Lower Canyonback Trail Guide
Located in the Westridge Canyonback Wilderness Park, the Lower Canyonback Trail is a straightforward path along a fire road that takes you through the eastern Santa Monica Mountains.
The out-and-back trail climbs 600 feet over a total of 4.2 miles, and there are plenty of steep cutaway trails if you want a more challenging hike.
On a clear day you’ll see down the canyons all the way to downtown Los Angeles and the Pacific ocean, and there’s even a bench swing along the way where you can sit and enjoy the views.
- Trail type: Out-and-back
- Difficulty: Easy
- Length: 4.2 miles
- Elevation gain and loss: 600 feet, -600 feet
- Trailhead Coordinates: 34.08231, -118.49548
- Location: Westridge Canyonback Wilderness Park
- Season: Year round
Getting to Lower Canyonback Trail
From I-405, take exit 57 towards Sunset Boulevard. Turn left onto North Church Lane and continue for 410 feet before turning right onto Sunset Boulevard. Continue for 1.2 miles, then turn right onto North Kenter Avenue. Keep on North Kenter Avenue for 2.2 miles, and park on the street near where it dead-ends onto the trailhead.
The Lower Canyonback trail is nestled deep in the eastern Santa Monica Mountains, located in the Westridge-Canyonback Park. The park contains more than 1,500 acres of open space and is bordered by several canyons as well as San Vicente Mountain Park. The trail is open to hikers, mountain bikers, and equestrians, and dogs are welcome on leash.
The first portion of the trail is paved, and the whole length of the fire road is smooth and hard-packed for a comfortable walking surface. If you want a more challenging hike, there are several parallel cutaway trails that you can take for a choose-your-own adventure.
The first cutaway trail is visible from the entrance, and the right hand trail takes you up a ridge, rejoining the main trail after 0.4 miles.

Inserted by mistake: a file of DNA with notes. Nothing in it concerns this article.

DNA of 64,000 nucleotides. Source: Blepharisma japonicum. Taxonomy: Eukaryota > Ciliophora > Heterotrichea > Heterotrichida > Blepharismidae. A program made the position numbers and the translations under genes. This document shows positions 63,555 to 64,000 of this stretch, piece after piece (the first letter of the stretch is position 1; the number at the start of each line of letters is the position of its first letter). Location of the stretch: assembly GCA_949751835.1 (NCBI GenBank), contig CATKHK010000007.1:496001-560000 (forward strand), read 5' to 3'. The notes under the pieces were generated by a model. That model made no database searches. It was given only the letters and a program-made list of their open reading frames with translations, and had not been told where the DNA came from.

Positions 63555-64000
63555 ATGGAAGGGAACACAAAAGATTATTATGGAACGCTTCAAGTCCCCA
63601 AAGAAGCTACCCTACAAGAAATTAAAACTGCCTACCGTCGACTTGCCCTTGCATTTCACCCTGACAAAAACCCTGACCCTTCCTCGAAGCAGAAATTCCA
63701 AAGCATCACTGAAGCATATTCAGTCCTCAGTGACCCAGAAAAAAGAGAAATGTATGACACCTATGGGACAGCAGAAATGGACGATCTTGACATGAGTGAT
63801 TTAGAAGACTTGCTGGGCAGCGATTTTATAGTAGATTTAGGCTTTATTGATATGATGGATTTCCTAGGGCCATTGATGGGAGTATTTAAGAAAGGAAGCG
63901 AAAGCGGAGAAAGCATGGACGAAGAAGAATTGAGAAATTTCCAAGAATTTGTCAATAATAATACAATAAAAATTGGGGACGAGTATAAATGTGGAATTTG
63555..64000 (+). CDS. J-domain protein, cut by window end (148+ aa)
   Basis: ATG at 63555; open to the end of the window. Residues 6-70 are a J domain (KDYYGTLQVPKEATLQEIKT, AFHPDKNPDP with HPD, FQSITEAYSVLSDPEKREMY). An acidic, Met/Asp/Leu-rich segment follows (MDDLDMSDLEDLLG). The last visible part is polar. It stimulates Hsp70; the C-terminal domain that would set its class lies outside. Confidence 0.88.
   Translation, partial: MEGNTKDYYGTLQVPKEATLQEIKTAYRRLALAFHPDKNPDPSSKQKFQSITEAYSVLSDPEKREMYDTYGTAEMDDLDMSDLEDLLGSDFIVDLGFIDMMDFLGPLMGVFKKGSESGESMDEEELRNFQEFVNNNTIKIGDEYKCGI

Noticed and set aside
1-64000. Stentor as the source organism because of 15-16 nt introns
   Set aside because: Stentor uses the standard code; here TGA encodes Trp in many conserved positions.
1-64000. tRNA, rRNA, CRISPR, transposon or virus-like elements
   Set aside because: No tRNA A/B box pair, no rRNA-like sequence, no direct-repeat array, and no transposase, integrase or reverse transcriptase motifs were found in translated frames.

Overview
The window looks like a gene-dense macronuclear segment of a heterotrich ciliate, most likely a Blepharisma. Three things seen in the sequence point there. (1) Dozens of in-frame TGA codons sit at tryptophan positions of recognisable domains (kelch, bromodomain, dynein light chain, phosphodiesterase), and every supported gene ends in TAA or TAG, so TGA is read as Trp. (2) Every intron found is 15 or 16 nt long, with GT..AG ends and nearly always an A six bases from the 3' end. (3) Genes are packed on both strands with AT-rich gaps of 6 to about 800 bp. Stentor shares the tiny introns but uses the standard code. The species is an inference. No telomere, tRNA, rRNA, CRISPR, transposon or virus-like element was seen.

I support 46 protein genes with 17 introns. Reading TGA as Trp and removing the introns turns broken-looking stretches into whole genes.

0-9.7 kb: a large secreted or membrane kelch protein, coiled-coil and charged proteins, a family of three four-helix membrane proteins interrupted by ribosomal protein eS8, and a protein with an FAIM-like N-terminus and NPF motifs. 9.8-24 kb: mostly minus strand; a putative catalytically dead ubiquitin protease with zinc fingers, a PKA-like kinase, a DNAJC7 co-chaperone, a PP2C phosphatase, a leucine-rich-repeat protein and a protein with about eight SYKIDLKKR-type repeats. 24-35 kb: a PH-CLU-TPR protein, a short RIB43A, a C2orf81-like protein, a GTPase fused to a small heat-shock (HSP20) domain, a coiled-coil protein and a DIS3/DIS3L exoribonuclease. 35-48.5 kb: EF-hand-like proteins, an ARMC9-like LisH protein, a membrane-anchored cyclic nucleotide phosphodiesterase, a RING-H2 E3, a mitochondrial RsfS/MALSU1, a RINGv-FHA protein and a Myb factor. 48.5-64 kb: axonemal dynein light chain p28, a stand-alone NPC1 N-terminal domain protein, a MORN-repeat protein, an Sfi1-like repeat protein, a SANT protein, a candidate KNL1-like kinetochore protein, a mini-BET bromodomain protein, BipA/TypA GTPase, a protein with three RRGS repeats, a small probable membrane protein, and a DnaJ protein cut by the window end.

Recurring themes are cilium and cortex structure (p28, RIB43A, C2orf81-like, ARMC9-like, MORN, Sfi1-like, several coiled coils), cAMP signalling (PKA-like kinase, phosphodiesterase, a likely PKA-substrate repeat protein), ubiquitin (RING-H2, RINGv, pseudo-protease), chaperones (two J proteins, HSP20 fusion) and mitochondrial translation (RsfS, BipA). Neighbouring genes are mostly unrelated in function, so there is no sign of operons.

After an initial ridge, the trail levels out and you get views down the canyon to the west. There are great views of the houses nestled in the hills, and on clear days you can see all the way out to the Pacific ocean. As the trail starts to rise, you may catch a glimpse of the Getty Center on the second ridge to the east.
A little under a half-mile into the hike, the trail branches off in three directions. To stay on the Lower Canyonback Trail, take the center fork that turns left up the ridge. The first trail on the left heads lower into the canyon, but it has a built-in pump track that makes it great for mountain bikers.
The trail continues along the ridgeline, taking you underneath the phone line pylons that dot the mountains.
Because the trail is pretty far from the freeway, there’s no traffic noise and you can enjoy the sounds of the birds that call the chaparral home. There are plenty of small shrubs and oak trees that form a lovely habitat, but they don’t provide much shade over the trail.
Be sure to bring sunscreen and a hat if it’s sunny, because you’ll be exposed to the elements while walking along the ridges.
About 0.7 miles from the entrance, there’s a cutaway trail that leads to a tree-topped ridge complete with a bench swing. The trek up to the top is the steepest part of the hike, but the views make the uphill climb worth it.
If you’d rather stick to the fire road, bear right and you’ll begin to catch sight of the eastern canyons.
The swing at the top of the ridge overlooks the canyon and the ocean, and it’s the perfect place to sit for a few minutes and have a snack or some water.
There’s another bench further up the cutaway trail behind the oak tree, which is about a mile from the trail entrance. This makes it a great destination if you want a shorter, 2.0-mile round-trip hike instead of the full 4.2-mile hike.
The fire road and the cutaway trail that leads to the swing meet up at the northern base of the ridge, but the trail splits again almost immediately.
The fire road is on the left and has a very gentle incline, while the ridge trail on the right provides a steep uphill that’s sure to get your heart racing.
Once the split paths meet back up at the fireroad, the trail turns inland. Although you’ll lose sight of the ocean, you’ll be able to see the skyscrapers in Century City and downtown Los Angeles off in the distance.
The last 0.3 miles of the trail are paved, and it drops down into the Mountain Gate Country Club Estates. This section of the trail is popular with residents and dog-walkers, and it’s more heavily trafficked than the portion close to North Kenter Avenue. The end is marked with a metal gate, but if you feel like prolonging your hike you can walk 0.4 miles through the neighborhood to the Upper Canyonback Trail entrance.